At the Albury Quarter Sessions on 6 July 1914, Otto Fietz was charged with having, at Moorwatha on 23 April, broken into the house of William George Doubleday and stolen a watch, two brushes, a pea rifle, two strops, a razor and a razor strop.
He pleaded guilty to the charge but asked to be let off as a first offender. He presented Judge Rogers with four character references, three from recent employers (all farmers) and the fourth from his old school teacher, Mr Scrimes of Gerogery.
Senior Constable Wilkinson, stationed at Howlong, made a report, stating that in 1910 Otto had been working for Mr O. Heppner of Gerogery. During his employment, Otto had taken himself into Albury and received a cheque from the manager of the Butter Factory, representing himself as Heppner’s son, but Heppner chose not to prosecute Otto at the time.
A couple of years later, in July 1913, Otto took a double-barrelled gun from Richard Brown of Burrumbuttock but Brown also did not prosecute Otto because the gun was returned to him. Senior Constable Wilkinson claimed, “The farmers around Jindera would not employ Fietz if they could help it, as they said he could not help stealing.”
Otto’s lawyer, Mr FW Tietyens, told the court Otto admitted that all those statements were actually true. He also said that Otto was now working for his brother-in-law at Burrumbuttock and asked again for him to be let off as a first offender.
Tietyens argued, “Can he be cured by being sent to gaol?”
Judge Rogers replied, “I don’t know. Sometimes it has that effect.”
Tietyens said, “I still ask. His brother-in-law is here. He may be his reformation.”
In the end, Judge Rogers decided against treating Otto as a first offender and sentenced him to six months hard labour at Goulburn Gaol. In summing up his decision, he told the court:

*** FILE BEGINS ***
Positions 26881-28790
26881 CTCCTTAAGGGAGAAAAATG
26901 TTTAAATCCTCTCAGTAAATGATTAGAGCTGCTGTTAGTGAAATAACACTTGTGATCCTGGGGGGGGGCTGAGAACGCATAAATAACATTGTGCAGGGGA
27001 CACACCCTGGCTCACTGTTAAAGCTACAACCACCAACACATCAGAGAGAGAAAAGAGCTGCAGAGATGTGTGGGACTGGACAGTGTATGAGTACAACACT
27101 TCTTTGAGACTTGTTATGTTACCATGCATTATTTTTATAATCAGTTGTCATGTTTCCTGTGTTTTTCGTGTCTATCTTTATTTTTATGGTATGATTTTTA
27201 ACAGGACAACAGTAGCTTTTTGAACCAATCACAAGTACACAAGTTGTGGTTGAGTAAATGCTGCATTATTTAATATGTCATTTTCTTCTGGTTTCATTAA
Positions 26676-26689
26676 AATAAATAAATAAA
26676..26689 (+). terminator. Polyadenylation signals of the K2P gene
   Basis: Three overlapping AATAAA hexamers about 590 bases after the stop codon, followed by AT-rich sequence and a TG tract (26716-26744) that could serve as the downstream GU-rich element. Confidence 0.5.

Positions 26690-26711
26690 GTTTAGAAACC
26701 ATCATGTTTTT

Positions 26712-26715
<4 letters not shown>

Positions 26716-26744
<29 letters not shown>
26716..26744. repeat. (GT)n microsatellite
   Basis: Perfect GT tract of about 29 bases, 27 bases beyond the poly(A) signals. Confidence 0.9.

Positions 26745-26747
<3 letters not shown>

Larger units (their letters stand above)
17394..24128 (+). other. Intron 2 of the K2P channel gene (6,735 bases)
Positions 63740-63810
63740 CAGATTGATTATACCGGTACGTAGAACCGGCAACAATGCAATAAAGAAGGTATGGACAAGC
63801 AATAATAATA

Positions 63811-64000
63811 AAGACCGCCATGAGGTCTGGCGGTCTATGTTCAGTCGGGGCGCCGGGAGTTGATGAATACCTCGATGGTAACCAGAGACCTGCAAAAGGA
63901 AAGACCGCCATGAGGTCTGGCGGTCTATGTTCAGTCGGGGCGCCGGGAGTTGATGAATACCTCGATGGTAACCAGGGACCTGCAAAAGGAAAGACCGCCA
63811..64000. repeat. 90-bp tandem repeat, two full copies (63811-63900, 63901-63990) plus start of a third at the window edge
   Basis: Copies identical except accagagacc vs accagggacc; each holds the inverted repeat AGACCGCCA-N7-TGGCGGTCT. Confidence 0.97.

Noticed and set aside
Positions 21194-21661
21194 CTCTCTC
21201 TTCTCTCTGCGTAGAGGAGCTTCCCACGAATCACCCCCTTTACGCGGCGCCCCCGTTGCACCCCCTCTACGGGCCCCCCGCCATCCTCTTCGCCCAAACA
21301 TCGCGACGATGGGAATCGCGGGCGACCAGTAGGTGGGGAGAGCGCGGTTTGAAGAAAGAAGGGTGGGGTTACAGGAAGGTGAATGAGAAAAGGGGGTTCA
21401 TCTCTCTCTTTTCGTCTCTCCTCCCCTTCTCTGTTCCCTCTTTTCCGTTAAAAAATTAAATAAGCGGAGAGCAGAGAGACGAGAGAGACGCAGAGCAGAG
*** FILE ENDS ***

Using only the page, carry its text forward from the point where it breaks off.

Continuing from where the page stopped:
“Stealing from a dwelling is serious. People in the country, in lonely places, have to go away, and their homes are left to depredations. I look upon it as a very serious matter; more serious than when a man takes a sporting chance.“
In 1916, Otto married Ernestine Greschke of Burrumbuttock. They had four children, two boys and two girls.
By 1949, Otto was employed as a wheelwright at Walla Walla. The family was living in a five-roomed weatherboard cottage which burned down on 23 October, a Sunday afternoon. The bushfire brigade, assisted by the townsfolk, was only able to save the kitchen. The newspaper reported that close to 500 people arrived to help! The building was apparently valued at about £1000 and was partly insured, though the furniture was not.
In later years, Otto and Ernestine moved to the Sunshine Coast and are buried together in Nambour Garden Cemetery. Otto died in June 1970 and Ernestine followed him nearly ten years later in September 1979.
The Border Morning Mail, 2 May 1914 https://trove.nla.gov.au/newspaper/article/109816073
The Border Morning Mail, 7 July 1914 https://trove.nla.gov.au/newspaper/article/109821748
Albury Banner and Wodonga Express, 10 July 1914 https://trove.nla.gov.au/newspaper/article/101420297
Henty Observer and Culcairn Shire Register, 28 October 1949 https://trove.nla.gov.au/newspaper/article/175487143